Scalloping In Florida Along Florida’s Sports Coast

Things To Do


Grab your mesh bags and snorkeling gear and embark on an underwater Easter egg hunt with your friends and family along Florida’s Sports Coast. Bay scallops are hiding on blades of seagrass just under the gentle waves of the Gulf of Mexico, and during scallop season they’re yours for the taking. Scour the shallow waters for your prizes, then head back to shore and cook up your tasty reward from your adventure in the gulf.

Florida Bay Scallops

Scalloping In Florida
Hunt for bay scallops on Florida’s Sports Coast

Bay scallops—like oysters, clams and mussels—are bivalve mollusks and live in shallow waters along certain areas off Florida’s Gulf Coast. Bay scallops are smaller than sea scallops and have less meat. They’re typically found in depths between four and eight feet on the sandy ocean floor or on blades of seagrass. They have 20 pairs of tiny, bright blue eyes along their shell edges that detect movement and light.

Collect as many as you can—they’re not hard to find or catch.

Scallops can “swim” backward by rapidly opening and closing their shells in order to escape predators. But once you’re within an area with a good scallop population, they’re not hard to find or catch. Collect as many as you can—as long as you stay under the daily limit of two gallons (with shell) or one pint of meat per person; 10 gallons with shell or a half-gallon of meat per boat.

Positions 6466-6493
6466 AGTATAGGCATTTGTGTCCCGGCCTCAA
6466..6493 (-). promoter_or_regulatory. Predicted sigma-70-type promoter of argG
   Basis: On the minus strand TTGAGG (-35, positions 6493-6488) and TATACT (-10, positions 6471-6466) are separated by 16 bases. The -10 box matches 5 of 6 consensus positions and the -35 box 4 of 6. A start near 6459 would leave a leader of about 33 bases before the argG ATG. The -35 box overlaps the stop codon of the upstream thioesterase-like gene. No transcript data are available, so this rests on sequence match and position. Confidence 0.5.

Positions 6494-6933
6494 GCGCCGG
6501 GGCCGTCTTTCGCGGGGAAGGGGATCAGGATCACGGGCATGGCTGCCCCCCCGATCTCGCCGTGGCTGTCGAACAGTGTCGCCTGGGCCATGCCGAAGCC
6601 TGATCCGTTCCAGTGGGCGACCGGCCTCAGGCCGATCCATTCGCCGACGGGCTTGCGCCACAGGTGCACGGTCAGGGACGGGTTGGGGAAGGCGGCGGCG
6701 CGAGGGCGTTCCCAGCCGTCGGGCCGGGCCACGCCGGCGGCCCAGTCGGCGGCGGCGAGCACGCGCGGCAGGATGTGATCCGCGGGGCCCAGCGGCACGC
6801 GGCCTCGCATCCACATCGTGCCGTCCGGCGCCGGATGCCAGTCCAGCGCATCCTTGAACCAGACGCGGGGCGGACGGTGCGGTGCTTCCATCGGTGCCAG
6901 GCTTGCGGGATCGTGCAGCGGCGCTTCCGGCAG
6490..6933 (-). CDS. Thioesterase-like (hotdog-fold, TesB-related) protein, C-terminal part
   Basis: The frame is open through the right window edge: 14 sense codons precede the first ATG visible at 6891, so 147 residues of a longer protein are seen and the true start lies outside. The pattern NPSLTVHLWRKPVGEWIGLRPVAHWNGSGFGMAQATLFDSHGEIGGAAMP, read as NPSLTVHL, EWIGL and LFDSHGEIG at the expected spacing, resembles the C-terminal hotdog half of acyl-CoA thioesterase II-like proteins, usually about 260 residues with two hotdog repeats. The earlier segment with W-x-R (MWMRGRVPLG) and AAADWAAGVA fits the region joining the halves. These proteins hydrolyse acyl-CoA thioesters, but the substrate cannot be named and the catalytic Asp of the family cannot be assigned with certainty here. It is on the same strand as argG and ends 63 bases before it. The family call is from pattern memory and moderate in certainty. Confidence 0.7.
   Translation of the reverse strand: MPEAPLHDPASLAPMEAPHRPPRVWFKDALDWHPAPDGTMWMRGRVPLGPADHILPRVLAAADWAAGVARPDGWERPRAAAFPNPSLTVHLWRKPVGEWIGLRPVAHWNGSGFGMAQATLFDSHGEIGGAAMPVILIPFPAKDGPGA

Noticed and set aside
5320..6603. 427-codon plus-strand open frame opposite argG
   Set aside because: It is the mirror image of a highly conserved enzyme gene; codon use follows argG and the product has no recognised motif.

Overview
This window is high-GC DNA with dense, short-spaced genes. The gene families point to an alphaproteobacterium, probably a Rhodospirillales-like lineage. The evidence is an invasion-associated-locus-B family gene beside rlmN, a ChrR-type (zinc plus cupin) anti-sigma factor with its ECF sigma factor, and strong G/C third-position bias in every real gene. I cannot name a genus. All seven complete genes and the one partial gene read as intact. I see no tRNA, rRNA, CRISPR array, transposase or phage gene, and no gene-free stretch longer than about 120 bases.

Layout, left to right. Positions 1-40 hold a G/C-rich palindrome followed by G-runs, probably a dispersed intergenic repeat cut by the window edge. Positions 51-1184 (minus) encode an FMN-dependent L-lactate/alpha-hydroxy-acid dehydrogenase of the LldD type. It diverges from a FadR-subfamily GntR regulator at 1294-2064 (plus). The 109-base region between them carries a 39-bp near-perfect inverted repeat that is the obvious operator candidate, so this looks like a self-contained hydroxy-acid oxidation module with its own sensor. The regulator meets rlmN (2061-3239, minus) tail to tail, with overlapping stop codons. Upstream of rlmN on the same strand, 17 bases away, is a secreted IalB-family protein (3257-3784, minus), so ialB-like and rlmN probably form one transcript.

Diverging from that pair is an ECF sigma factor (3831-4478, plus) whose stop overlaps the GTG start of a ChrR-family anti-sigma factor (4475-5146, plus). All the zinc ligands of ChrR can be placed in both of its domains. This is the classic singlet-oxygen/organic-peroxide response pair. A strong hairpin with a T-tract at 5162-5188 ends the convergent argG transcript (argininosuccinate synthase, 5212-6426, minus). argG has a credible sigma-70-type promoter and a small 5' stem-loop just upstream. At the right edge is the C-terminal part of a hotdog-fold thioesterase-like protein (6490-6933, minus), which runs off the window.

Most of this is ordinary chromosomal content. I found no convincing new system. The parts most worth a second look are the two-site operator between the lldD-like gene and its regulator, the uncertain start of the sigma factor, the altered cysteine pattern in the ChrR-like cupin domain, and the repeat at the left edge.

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Scallop Season: When it is and What You’ll Need

Scalloping In Florida on Florida’s Sports Coast

In Pasco County, the scallop season begins July 1st and lasts for 37 days. Going with a local guide or charter company is your best bet for finding scallops because they will know the best spots to anchor and will take care of everything for you, from snorkeling gear to a charter fishing license that covers everyone in your group. With this option, little else is needed beyond some reef-safe sunscreen, some water to drink and maybe a few snacks.

Going with a local guide or charter company is your best bet for finding scallops.

If you go it alone, make sure everyone on your boat has a saltwater fishing license (unless age-exempt), snorkeling equipment, a diver-down flag, mesh bags to collect scallops and coolers for storing them.

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